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9.19 strained constrained
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9.20 stumbling on abuse if it happens to be misused
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9.22.1 Enter Romeo Some productions have Romeo enter after the Friar's speech, but entering here allows him to overhear the description of the 'weak flower'.
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9.24 power has power
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9.25 that part that set
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9.26 stays arrests
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9.27 them still themselves always
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9.28 rude rough, unrestrained
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9.28 will wilfulness (also 'lust')
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9.30 canker destructive worm, caterpillar (also 'cancer', as affects man)
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9.31 Benedicite may God bless you (ecclesiastical Latin; pronounced as five syllables; rhymes with me)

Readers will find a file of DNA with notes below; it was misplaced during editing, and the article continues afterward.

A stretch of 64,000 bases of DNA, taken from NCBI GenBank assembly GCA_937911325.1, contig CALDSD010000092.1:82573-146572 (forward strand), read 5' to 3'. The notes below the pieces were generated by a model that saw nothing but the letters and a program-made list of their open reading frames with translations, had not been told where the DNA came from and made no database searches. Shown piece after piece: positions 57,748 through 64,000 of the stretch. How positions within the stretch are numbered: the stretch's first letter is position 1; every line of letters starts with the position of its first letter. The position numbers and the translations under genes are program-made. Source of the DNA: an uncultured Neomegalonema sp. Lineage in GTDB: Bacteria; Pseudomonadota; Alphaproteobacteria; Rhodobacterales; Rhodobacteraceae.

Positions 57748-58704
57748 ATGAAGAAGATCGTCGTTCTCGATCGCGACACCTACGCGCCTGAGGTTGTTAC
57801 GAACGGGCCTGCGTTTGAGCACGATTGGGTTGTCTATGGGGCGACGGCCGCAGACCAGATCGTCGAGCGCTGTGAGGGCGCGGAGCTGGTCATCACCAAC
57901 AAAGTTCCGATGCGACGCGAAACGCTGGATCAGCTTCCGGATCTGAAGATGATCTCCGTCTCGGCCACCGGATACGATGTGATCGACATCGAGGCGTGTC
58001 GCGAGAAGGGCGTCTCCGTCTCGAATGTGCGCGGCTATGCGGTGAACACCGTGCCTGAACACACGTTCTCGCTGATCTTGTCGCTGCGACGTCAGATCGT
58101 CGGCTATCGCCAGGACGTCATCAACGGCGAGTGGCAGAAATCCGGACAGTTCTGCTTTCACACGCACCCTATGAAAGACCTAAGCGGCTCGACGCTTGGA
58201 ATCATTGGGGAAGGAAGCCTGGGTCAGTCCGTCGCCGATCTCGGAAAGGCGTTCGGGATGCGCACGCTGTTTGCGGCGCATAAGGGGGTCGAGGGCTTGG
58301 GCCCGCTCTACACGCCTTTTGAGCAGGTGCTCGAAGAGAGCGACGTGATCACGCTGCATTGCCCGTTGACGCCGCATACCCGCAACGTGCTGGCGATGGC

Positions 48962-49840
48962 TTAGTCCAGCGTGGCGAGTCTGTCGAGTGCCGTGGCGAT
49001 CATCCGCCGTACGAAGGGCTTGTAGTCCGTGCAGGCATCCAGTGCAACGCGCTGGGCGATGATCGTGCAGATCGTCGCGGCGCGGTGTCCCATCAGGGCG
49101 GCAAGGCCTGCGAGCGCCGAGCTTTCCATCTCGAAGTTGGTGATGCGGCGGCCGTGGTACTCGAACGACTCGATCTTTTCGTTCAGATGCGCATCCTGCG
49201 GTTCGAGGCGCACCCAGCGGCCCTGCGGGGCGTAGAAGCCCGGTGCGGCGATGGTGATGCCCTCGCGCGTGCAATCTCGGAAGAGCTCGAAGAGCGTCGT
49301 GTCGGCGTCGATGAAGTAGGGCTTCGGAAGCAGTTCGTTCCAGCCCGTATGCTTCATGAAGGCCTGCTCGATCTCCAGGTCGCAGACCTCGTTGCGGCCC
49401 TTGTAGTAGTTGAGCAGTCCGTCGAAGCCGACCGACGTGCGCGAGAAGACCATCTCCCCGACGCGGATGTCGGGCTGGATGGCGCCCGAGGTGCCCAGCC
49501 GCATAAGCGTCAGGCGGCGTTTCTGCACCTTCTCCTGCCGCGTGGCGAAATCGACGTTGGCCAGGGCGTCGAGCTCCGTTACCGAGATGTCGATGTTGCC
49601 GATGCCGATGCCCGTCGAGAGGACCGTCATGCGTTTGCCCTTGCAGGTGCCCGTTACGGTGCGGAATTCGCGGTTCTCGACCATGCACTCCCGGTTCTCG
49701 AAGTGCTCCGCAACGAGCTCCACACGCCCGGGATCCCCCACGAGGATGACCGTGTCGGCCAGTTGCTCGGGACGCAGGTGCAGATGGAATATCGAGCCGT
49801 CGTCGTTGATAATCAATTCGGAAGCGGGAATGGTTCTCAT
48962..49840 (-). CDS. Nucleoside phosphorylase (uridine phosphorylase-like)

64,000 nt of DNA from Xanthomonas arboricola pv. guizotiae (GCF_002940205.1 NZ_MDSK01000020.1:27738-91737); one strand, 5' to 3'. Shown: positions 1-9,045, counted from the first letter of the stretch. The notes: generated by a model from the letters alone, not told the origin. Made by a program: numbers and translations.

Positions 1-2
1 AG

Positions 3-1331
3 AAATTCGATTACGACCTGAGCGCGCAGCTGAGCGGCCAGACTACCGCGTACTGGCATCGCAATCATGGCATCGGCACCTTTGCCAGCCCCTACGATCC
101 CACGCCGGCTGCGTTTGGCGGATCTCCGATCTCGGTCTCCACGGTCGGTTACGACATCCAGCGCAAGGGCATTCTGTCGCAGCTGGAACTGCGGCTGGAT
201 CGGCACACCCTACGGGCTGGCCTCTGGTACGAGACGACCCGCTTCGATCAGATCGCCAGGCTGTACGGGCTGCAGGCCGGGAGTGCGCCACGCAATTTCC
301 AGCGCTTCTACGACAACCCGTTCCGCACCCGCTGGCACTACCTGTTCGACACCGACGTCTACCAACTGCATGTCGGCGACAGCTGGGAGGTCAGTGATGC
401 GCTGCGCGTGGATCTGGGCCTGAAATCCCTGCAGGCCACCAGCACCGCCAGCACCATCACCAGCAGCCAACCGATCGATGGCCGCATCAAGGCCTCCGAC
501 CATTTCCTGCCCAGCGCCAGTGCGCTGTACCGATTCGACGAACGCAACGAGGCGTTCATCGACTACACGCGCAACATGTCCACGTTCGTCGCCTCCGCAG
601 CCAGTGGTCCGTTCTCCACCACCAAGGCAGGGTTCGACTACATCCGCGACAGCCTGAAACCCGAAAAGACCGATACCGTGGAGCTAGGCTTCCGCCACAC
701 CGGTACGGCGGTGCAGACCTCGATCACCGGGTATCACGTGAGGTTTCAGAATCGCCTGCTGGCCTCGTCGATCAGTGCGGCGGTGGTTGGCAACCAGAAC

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9.33 argues proves
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9.33 distempered disturbed (by imbalance in the bodily humours)
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9.52 physic cure
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9.54 steads benefits
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9.56 shrift absolution
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9.65 Saint Francis (Laurence is evidently a Franciscan)
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9.72 season preserve by salting; flavour
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9.73 thy sighs (seen as mists)
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9.79 sentence moral saying
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9.80 may might well
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9.80 when seeing as
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9.88 read by rote recite words learnt by repetition
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9.93 stand insist